Ran

Figure 3.12. Mars 2003 - shot when only 18 degrees above the horizon. From left to right, single frame from a video; best 50 frames from a video of 250 frames; ditto sharpened; composite from 6 videos. Note the blue haze over the northern pole.

Figure 3.13. Crescent Moon Mosaic by Keith Mallelieu and David Ratledge, taken using a Philips Toucam with an 8-inch Newtonian (2x converter). The 27 sections were assembled using MAXIM. Full image (much reduced here) is 8 megapixels and has been printed more than 3 feet (90 cm) high.

Figure 3.14. Albireo - taken with Toucam Pro and 16-inch Newtonian at prime focus. Best 50 frames from a single video.

time and the working files produced can require several gigabyles of spare disk space! Registax is somewhat similar but produces interesting graphs/charts as processing progresses.

For covering the Moon, mosaics of several images can be assembled (see Figure 3.13). This enables even the smallest chip to produce a megapixel image! Not only that - with each image using only the central on-axis field the quality is the best your telescope can deliver. It is desirable to expose all the sections with identical exposure settings. This makes blending one to another much easier. For the Moon this means choosing an exposure that doesn't burn out on the brightest features and using that for all sections. To assemble the Mosaic, IRIS has a manual command (offsets have to be entered), but I prefer Maxim as it is so much easier, with images being overlaid by eye. I usually try for an overlap of about 100 pixels.

I also have tried deep-sky objects but, without modifying the electronics of the camera (see Chapter 4), this is limited to the brightest Messier objects - that 1/25th-second maximum exposure is just too short (see Figure 3.15). However, without the modification it is ideal for double stars. Traditionally, double stars have been difficult to photograph or image but using a webcam and shooting a video sequence the seeing can be (almost) frozen and excellent results obtained. The double star images shown in Figure 3.14 were obtained by shooting around 200 frame videos and selecting only the best. I found it advantageous to turn up the gain setting on the camera. IRIS was used to register and combine the images before slightly sharpening using its Richardson-Lucy routine.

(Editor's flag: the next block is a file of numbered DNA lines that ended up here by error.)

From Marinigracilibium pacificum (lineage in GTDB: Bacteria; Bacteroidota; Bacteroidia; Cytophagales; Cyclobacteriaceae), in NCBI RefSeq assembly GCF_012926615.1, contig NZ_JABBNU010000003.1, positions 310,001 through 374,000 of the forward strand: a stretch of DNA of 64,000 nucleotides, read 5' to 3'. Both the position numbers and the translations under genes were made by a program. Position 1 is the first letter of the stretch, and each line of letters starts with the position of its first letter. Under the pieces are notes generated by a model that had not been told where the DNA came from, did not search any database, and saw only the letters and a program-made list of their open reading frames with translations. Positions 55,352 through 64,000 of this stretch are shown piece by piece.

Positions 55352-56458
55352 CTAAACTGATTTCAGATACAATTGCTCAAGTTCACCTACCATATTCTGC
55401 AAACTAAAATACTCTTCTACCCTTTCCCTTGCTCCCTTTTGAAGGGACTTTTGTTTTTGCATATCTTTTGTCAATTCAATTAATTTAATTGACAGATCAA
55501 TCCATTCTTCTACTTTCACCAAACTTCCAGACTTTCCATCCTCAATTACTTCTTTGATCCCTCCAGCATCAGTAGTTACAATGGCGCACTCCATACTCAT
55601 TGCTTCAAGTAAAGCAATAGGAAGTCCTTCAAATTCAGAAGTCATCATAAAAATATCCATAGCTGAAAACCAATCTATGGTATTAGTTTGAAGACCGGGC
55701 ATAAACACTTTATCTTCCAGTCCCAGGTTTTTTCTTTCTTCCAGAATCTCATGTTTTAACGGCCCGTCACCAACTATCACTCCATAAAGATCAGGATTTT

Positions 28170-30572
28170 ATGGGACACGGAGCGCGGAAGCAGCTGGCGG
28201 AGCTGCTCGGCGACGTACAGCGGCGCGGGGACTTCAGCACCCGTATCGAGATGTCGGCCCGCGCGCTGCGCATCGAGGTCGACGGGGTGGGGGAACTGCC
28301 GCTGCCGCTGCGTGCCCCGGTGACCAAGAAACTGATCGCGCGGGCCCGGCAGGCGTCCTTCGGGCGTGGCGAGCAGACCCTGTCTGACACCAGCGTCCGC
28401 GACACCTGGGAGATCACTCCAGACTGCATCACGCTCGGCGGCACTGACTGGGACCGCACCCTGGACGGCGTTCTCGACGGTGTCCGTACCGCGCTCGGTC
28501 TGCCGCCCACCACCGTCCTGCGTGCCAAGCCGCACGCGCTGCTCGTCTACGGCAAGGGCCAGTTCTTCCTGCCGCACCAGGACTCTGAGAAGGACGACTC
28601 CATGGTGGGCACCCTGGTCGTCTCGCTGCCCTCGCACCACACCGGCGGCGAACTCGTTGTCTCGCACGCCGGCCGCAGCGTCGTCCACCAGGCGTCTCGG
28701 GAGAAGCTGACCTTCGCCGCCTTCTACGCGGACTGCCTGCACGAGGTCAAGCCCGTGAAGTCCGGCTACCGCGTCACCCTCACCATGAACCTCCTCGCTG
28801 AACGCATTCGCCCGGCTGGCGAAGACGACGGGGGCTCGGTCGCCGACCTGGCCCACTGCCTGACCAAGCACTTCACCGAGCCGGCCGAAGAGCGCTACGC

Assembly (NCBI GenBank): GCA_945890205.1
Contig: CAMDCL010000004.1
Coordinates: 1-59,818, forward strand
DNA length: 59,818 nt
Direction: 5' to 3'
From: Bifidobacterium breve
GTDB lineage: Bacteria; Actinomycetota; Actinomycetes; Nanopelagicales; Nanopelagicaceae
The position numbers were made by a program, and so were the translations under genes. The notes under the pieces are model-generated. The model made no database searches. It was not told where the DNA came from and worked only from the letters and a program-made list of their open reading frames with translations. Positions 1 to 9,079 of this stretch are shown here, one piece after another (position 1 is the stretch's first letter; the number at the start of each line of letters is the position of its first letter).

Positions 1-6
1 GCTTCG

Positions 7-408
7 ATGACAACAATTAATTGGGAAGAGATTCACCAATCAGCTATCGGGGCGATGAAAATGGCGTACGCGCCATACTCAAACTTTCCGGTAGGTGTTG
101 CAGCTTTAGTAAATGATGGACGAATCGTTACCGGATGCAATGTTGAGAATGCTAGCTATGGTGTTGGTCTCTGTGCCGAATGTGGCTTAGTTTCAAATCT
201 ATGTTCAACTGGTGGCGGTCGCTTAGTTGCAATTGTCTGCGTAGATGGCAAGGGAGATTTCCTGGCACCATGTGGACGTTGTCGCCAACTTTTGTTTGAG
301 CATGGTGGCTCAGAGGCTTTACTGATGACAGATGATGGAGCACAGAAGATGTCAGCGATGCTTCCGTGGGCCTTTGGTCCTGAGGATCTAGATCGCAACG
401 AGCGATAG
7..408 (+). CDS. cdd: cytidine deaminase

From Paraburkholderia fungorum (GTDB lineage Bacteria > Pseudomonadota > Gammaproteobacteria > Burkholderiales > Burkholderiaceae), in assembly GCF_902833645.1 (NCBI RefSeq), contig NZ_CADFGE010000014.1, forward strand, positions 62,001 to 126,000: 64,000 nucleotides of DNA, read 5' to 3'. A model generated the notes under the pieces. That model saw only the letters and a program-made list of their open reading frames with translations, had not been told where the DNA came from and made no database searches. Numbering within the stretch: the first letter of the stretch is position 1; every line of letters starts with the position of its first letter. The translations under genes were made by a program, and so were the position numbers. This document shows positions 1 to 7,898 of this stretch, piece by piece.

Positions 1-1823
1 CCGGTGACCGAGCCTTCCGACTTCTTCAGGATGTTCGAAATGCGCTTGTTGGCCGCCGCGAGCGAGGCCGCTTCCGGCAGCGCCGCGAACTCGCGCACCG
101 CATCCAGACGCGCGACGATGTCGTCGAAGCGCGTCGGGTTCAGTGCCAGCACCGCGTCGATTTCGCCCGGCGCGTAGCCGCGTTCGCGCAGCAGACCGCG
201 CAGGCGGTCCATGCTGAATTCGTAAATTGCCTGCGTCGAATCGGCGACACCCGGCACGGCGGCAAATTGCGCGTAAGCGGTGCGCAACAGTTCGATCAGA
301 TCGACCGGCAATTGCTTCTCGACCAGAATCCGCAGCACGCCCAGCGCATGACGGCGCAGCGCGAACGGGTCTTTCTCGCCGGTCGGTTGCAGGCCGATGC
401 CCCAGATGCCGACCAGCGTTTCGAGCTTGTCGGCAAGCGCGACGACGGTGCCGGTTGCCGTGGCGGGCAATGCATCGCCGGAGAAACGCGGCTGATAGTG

Another use for webcams is guiding. For training the periodic error correction (PEC) of my drive I use IRIS and my webcam. This is so much easier than continuously looking through the eyepiece at an illuminated reticule. If the computer used for this is connected to the telescope and is able to issue commands to move

Figure 3.14. Albireo - taken with Toucam Pro and 16-inch Newtonian at prime focus. Best 50 frames from a single video.

Figure 3.15. Double stars and deep-sky objects taken with an unmodified Toucam on a variety of telescopes and telephoto lenses.

Double Cluster in Perseus

Figure 3.15. Double stars and deep-sky objects taken with an unmodified Toucam on a variety of telescopes and telephoto lenses.

Figure 3.16. Autoguiding with a Webcam using IRIS. Note how the brightest star is shown as a cross rather than as an image. This makes manual guiding for PEC training very easy.

it, then auto guiding with the webcam is also possible. IRIS includes the commands to do this for LX200 compatible telescopes, and it can autoguide in RA and DEC or RA only (see Figure 3.16).

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